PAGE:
‘Rangers Inside And Out’
By Sean Hartnett
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Captain Ryan Callahan is the undoubted heart and soul of the New York Rangers. The all-effort Callahan sets the tone with his energetic and fully-committed style of play, which drives the Rangers’ successes.
It appears that “the heartbeat of the Rangers” could be lost for awhile after Callahan did not return to the ice after suffering an apparent shoulder injury against the Philadelphia Flyers on Tuesday. He is set to undergo an MRI on his left shoulder on Wednesday.
In a shortened season where every point is vital, the Rangers were dealt an unfortunate blow when Callahan scuffled with Maxime Talbot and fell to the ice in obvious pain. He immediately skated off the ice and into the Rangers’ locker room, favoring his left shoulder.
Talbot told Dave Lozo of NHL.com that Callahan’s shoulder “popped out.”
“We decided to go and we were holding each other up, and his shoulder popped out or something,” Talbot said. “Unfortunate … I let him go. I kind of felt it, but then I saw his face as well.”
Rangers fans are crossing their fingers and hoping that the injury will force Callahan to miss weeks rather than months. In most cases, recovery from a separated shoulder not requiring surgery is between three to four weeks.
Let’s imagine that Callahan misses the entire month of February. That would be 12 games missed — exactly a quarter of the 48-game NHL season. Losing the services of their captain beyond a month could result in devastating consequences for the Blueshirts.
Without Callahan, Goals Will Be Hard To Come By
Callahan’s power-play goal was the difference in the Rangers’ hard-fought 2-1 victory over the Flyers on Tuesday night.
Through six games, the Rangers are averaging 2.6 goals per game, and that’s with a healthy Callahan. Last season, Callahan scored 13 of the Rangers’ 44 total power-play goals — that’s 29.5 percent. Rick Nash was acquired to be a difference-maker on the power play though it should be noted that he only scored 6 power-play goals in the past two seasons as a member of the Columbus Blue Jackets.
Furthermore, the Rangers’ lack of scoring depth has been a major concern six games into their young season. Goals have been hard to come by outside of their loaded top line of Marian Gaborik- Brad Richards-Nash. Among Rangers forward, only the top-line trio, Callahan and Taylor Pyatt have found the net this season.
As a team, the Rangers have only scored 16 goals while surrendering 17 this season. A worrying goal differential of -1 isn’t what general manager Glen Sather anticipated after adding Nash to a team that finished with the best overall record in the Eastern Conference in 2011-12.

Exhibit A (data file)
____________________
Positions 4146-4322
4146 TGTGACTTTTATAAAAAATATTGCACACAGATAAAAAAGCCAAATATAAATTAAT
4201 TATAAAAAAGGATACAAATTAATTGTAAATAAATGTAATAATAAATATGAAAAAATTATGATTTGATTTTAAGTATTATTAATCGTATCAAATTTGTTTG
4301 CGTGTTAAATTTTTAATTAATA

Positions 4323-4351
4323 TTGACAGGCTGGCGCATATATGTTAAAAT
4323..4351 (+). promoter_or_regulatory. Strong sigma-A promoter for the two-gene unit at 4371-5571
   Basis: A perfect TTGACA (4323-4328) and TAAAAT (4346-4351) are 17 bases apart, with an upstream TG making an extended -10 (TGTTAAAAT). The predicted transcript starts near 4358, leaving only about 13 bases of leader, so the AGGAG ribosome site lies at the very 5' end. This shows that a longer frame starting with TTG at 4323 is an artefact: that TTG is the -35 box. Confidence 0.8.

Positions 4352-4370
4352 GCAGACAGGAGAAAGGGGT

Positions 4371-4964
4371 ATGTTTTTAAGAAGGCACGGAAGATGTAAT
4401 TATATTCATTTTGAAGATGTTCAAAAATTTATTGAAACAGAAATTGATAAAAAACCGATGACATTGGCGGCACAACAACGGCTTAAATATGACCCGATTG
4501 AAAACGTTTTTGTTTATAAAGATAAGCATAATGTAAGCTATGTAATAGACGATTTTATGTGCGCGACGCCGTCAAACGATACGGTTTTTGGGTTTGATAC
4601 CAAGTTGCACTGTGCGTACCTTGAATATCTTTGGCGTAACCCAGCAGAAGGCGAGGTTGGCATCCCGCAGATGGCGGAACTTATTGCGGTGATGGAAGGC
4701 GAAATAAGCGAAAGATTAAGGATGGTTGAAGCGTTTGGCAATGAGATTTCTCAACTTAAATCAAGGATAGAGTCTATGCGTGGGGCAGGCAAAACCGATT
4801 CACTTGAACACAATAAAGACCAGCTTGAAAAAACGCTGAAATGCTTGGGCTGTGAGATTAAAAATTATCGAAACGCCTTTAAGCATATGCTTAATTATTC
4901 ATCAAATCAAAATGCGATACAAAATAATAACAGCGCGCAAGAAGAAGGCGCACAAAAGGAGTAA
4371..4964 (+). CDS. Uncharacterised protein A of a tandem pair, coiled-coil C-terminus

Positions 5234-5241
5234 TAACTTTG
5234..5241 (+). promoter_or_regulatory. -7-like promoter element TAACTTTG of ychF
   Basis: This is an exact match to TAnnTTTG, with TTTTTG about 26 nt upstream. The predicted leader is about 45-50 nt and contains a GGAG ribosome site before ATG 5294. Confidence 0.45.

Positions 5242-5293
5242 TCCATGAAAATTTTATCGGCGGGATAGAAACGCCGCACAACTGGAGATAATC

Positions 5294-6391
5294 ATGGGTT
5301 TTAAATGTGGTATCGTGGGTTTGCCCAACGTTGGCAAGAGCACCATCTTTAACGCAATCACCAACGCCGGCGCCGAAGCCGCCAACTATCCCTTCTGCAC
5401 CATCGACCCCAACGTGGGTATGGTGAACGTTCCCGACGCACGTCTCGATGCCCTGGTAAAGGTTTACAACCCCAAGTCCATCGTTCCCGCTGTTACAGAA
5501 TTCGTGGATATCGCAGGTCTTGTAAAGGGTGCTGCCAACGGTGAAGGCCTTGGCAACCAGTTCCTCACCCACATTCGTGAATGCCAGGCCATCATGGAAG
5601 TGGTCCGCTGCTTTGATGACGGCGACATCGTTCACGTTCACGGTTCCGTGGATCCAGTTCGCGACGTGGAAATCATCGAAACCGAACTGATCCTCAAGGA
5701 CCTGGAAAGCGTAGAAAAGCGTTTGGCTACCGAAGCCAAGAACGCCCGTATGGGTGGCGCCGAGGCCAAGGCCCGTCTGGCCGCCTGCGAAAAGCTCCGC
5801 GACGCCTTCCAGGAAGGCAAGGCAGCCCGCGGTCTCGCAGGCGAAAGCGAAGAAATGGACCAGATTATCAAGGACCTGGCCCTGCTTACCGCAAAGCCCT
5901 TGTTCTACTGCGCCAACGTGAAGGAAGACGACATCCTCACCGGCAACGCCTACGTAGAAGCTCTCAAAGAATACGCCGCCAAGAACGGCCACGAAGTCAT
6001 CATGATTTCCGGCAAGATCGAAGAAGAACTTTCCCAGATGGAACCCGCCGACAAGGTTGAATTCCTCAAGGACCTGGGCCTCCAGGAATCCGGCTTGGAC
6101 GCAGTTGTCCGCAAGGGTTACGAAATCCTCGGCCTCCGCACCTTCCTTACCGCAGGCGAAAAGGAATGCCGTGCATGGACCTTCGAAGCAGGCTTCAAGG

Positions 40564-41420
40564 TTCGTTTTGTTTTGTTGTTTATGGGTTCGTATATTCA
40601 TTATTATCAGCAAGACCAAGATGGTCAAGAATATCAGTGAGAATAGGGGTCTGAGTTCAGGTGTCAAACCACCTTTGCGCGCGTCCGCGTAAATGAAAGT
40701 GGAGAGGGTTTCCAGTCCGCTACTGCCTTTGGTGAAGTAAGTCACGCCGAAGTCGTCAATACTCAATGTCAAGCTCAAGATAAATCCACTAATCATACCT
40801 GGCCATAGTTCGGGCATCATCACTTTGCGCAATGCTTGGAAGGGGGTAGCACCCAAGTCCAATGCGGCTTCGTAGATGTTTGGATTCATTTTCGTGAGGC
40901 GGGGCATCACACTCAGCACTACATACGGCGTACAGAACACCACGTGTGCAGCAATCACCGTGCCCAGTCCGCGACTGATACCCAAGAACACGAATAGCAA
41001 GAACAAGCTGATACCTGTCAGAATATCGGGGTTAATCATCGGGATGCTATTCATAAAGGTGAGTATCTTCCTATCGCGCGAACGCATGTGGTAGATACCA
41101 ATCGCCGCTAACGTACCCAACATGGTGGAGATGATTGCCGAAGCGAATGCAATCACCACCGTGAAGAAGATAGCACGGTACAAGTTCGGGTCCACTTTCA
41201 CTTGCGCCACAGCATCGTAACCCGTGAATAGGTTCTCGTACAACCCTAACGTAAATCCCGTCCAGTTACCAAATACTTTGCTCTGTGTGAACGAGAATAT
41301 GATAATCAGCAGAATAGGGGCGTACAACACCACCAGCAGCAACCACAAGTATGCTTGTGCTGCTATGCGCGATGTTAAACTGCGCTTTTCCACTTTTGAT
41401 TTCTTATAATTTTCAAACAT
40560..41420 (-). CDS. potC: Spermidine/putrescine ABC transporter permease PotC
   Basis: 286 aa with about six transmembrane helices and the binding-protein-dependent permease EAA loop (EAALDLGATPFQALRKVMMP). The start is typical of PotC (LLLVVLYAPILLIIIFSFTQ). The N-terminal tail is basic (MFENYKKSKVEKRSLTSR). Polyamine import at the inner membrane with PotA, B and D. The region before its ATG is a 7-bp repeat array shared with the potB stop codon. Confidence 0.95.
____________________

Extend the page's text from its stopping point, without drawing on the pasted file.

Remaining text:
Potential Absence Of Callahan Would Impact Rangers In All Areas
Callahan is an all-situation player who makes an impact all over the ice. His example forces teammates to raise their competitive fires.
An inspirational leader, an instinctive goal-getter, an expert penalty-killer, a tenacious forechecker, a leading hitter, a fearless shot blocker. These are all attributes that Callahan brings to the table.
John Tortorella offered little insight on Callahan’s injury when asked for an update by reporters during his postgame press conference.
“I have no idea,” Tortorella told the media on Tuesday.
As a guide, here are examples of notable players who lost significant time due to dislocated shoulder injuries in recent years:
- Justin Williams missed 9 games in the 2011-12 season
- Sergei Gonchar missed 56 games in the 2008-09 season
- Adrian Aucion was lost for 31 games (remainder of the 2005-06 season)
- John LeClair missed 47 games in the 2002-03 season
All of these injuries occurred in standard 82-game NHL seasons.
Ryan Murray, the second overall draft pick in the 2012 NHL Entry Draft by the Blue Jackets, is currently in the process of a six-month recovery after undergoing surgery to repair a left dislocated shoulder.
A Painful Reminder?
The last time the Rangers lost Callahan for an extended period was on the eve of the 2011 NHL playoffs. Callahan stepped in front of a Zdeno Chara slapshot and broke his ankle, missing the remainder of the 2010-11 season and the entire playoffs.
Without Callahan, the Rangers were eliminated in the opening round of the 2011 NHL playoffs by the Washington Capitals in five games.
I’m not suggesting that Callahan will miss the entire 2013 season, but I am openly pondering how much Callahan’s all-around contributions cover up some of the Rangers’ deficiencies.
Odds are that we’re about to find out.
Are the Rangers in big trouble if Callahan misses significant time? Share your thoughts below and send your tweets to @HartnettWFAN.